A series of spectacular “super blooms” have brought beautiful wildflowers to Southern California this spring, but a new one popping up around the Santa Monica Mountains has scientists concerned.
Hillsides that were scorched from the Woolsey Fire just a few short months ago are now covered with what appear to be bright yellow flowers — but they’re not wildflowers at all, according to biologists and ecologists.
Rather, these bright green stems with the tiny flowers on top are a pernicious weed known as Brassica nigra, or black mustard. And they’ll eventually leave behind “a forest of dead brown stalks,” officials with the Santa Monica Mountains National Recreation Area said in a news release on Wednesday.
The invasive, non-native plants have been springing up recently along the 101 Freeway, Pacific Coast Highway and throughout the Santa Monica Mountains, leaving hillsides covered in lush patches of green and yellow.
In fact, their beauty has led many to mistakenly lump the weeds together with wildflowers like poppies, lupines or phacelias.
“They contribute to the bucolic aspect of the rural countryside,” the release stated, noting that — however pretty the plants may appear — they “are known to push out native vegetation.”
What’s more, stalks of black mustard tend to be thick and grow closely together, making activities such as hiking and mountain biking virtually impossible on some local trails.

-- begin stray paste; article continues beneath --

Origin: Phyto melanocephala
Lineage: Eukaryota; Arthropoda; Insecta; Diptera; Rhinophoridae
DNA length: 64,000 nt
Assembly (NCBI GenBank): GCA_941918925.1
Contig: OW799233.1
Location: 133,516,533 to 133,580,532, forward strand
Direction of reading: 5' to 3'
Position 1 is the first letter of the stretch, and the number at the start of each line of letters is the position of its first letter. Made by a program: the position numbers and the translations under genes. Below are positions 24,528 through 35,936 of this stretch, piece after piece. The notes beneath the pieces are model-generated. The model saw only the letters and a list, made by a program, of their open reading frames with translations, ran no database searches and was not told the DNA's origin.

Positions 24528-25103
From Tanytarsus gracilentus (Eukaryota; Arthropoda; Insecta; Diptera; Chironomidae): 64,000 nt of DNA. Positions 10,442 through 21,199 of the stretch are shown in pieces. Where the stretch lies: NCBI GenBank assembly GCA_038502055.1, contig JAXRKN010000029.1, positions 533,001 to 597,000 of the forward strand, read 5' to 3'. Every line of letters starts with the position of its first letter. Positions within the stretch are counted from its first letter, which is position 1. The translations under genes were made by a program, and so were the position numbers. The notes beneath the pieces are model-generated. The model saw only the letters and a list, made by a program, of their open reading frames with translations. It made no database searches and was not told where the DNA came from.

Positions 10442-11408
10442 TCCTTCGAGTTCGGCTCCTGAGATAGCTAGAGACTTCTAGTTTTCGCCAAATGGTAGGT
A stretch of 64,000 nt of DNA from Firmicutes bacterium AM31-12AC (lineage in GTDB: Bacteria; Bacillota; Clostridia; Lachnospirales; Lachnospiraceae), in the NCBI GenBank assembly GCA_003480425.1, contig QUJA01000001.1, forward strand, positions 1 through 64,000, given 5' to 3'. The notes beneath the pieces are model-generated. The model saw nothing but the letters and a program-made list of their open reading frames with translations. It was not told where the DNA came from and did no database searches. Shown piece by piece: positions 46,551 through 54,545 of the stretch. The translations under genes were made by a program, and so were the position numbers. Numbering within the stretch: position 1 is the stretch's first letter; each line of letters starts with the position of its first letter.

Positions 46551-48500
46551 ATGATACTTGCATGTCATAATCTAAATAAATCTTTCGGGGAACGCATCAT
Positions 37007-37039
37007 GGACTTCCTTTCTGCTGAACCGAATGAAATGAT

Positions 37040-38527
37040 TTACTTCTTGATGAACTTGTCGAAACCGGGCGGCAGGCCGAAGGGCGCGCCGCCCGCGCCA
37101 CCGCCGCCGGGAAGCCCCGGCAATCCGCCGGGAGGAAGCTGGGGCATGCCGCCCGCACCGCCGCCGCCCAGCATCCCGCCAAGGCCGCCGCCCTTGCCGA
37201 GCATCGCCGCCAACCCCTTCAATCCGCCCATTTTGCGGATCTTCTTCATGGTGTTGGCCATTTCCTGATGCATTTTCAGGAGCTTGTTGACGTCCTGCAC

But the plants will present a much larger threat in the months ahead when they dry out and become fuel for brush fires, scientists warn.
“In a couple of months, the mustard will dry out, turn brown and become tinder for wildfire,” Joseph Algiers, a restoration ecologist for Santa Monica Mountains National Recreation Area, said in the release. “Sadly, newly burned sites are more subject to invasion.”
Roughly 83 percent of national park land within the recreation area was scorched by last November Woolsey Fire. The deadly blaze burned more than 150 square miles and destroyed hundreds of homes and other structures in Los Angeles and Ventura counties.
There are roughly 300 non-native species being monitored in the Santa Monica Mountains, including a core group known as the “evil 25,” according to Algiers.
Park staff and volunteers are working diligently to combat the spread of the plants.
Black mustard, however, is not on the list. As Algiers explained, “It would probably be easier to get another man on the moon than to get rid of this invasive plant on a regional scale.”
Even though there’s little to be done about the pernicious weed, Algiers said it’s important for the public to know the plant’s short-term and lingering effects.
“This brief moment of beauty will be followed by fields of dead stalks for several years to come,” he said.